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Scientists Develop Mouse With Human Diabetes

Scientists Develop Mouse With Human Diabetes
Scientists Develop Mouse With Human Diabetes
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Scientists for the first time have successfully bred mice with a human form of juvenile diabetes. The breakthrough could speed the  development of treatments for the disease, which typically afflicts children and teenagers and can significantly shorten their lives.

Juvenile, or type I, diabetes affects approximately 10 percent of all diabetics. Survival requires strict adherence to a daily regimen of painful insulin hormone injections, and the disease can also cause multiple long-term complications, including blindness, heart disease and kidney failure.

Unlike the adult form of the disease, called Type II diabetes, in which the body stops using insulin properly to convert food sugars into energy, type I diabetes is an autoimmune disorder. The body’s immune system attacks and destroys the beta cells within the pancreas that make insulin.

Until now, scientists trying to develop drugs to calm the immune system of those with juvenile diabetes have had to work with laboratory mice with only a rodent version of the disease - not an ideal situation, say experts, because treatments that might work in mice can be ineffective or harmful in humans.

Matthias G. von Herrath, M.D., Director of the Center for Diabetes Research in California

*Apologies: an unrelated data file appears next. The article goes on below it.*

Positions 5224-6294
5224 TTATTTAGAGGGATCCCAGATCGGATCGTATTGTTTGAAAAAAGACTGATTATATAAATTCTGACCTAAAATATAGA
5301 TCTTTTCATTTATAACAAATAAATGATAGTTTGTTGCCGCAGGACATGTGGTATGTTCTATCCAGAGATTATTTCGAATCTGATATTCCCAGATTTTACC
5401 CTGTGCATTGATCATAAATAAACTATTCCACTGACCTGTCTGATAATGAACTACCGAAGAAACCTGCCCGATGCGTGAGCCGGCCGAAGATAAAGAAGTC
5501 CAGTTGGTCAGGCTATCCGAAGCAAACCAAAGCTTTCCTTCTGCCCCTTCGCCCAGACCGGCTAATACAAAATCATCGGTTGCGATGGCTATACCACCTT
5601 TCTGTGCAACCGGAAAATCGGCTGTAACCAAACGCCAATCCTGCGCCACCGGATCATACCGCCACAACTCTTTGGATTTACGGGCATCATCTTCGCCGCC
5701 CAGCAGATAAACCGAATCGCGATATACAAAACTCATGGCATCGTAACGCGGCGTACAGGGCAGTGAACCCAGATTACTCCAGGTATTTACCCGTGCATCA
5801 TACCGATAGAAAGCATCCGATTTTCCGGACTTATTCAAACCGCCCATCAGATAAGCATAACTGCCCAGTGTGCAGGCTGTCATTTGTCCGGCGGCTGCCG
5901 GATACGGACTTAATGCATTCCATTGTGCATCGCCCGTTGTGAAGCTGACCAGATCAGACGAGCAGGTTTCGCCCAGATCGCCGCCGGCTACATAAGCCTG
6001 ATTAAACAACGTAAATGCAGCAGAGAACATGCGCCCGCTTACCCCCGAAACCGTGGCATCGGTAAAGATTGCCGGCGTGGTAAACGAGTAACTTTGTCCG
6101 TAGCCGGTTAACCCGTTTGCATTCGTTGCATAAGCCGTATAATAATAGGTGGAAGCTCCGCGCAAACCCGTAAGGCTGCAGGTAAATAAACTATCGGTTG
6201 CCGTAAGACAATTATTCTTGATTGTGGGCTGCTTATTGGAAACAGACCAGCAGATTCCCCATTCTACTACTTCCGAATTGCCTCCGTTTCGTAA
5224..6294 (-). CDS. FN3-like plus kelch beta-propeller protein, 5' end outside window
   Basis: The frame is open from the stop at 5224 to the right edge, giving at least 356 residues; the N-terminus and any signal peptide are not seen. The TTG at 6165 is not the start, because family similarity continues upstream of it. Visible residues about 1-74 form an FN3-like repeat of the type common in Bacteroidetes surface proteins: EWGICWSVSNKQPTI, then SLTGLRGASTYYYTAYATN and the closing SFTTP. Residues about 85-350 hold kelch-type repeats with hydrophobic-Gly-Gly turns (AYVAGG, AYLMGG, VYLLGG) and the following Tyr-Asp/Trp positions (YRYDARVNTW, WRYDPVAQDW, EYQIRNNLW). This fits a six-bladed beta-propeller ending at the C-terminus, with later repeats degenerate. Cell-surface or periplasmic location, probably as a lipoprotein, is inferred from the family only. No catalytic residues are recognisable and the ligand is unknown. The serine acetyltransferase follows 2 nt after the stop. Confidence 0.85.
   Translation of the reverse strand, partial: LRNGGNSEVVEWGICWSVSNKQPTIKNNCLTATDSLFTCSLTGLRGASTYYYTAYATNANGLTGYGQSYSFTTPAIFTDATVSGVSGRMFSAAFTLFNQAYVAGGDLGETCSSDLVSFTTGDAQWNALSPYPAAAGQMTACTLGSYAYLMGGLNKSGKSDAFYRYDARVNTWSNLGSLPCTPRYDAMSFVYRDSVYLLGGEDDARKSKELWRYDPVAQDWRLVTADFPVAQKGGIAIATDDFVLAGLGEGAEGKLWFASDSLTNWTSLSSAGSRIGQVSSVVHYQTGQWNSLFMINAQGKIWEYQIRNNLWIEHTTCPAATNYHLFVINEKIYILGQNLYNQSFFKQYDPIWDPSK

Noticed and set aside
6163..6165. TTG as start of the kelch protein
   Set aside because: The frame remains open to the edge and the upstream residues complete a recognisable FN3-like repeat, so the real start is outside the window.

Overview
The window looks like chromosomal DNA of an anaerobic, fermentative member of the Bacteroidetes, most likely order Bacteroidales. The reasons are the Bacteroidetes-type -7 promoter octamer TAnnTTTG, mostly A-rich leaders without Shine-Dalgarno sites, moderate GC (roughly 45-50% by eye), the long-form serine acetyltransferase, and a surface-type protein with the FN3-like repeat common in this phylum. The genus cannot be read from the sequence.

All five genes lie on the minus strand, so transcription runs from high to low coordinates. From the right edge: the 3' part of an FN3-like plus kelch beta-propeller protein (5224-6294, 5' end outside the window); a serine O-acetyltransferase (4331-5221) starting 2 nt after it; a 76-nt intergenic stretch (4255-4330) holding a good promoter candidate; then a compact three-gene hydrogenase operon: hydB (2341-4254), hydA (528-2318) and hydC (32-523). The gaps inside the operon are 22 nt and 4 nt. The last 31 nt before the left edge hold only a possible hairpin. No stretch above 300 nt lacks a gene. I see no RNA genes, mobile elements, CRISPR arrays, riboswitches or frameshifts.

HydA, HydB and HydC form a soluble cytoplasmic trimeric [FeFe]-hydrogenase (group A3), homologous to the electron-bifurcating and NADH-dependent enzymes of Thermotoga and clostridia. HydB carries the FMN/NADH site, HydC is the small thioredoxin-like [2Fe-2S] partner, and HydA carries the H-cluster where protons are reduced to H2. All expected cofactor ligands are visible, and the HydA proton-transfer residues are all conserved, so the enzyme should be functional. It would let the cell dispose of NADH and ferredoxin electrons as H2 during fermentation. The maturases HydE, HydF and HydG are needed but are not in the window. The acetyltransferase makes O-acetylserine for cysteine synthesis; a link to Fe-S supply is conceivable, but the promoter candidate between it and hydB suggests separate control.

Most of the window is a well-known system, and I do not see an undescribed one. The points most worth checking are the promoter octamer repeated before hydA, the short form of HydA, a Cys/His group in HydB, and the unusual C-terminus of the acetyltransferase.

Matthias G. von Herrath, M.D., Director of the Center for Diabetes Research in California

But Matthias von Herrath, director of the Center for Diabetes Research in California, says having a rodent with human diabetes should speed the development of drugs for type I diabetes.

"You don’t want to put it in humans if you can avoid it, if it’s not a good molecule or not a good drug," he said. "And this mouse allows you to test the real drug, not to make an equivalent that only works in the mouse."

French and British researchers developed the laboratory mouse with human diabetes and they were able to arrest the immune system’s assault on the animal’s beta cells using a human version of an antibody called anti-CD3.

Anti-CD3 is currently undergoing clinical trials as a promising therapy for type I diabetes.  Von Herrath says the antibody does two things:

"They [it] not only take away the cells that are destroying the islets in type I diabetes, at least temporarily, but also they foster what you would call immune regulations - they train your body’s own immune system to regulate better and prevent diseases like type I diabetes," he said.

Von Herrath says the results of the human trials won’t be known for several more months.

A mice model of juvenile diabetes is useful for more than just drug development. Von Herrath says it can help researchers determine proper dosing of medications for diabetics. He says the diabetic mouse could also help researchers identify biological markers indicating when someone is at risk for developing the disease.

An article describing the development of a mouse model with human type I diabetes, and a commentary by Matthias von Herrath, are published this week in the journal Science Translational Medicine.

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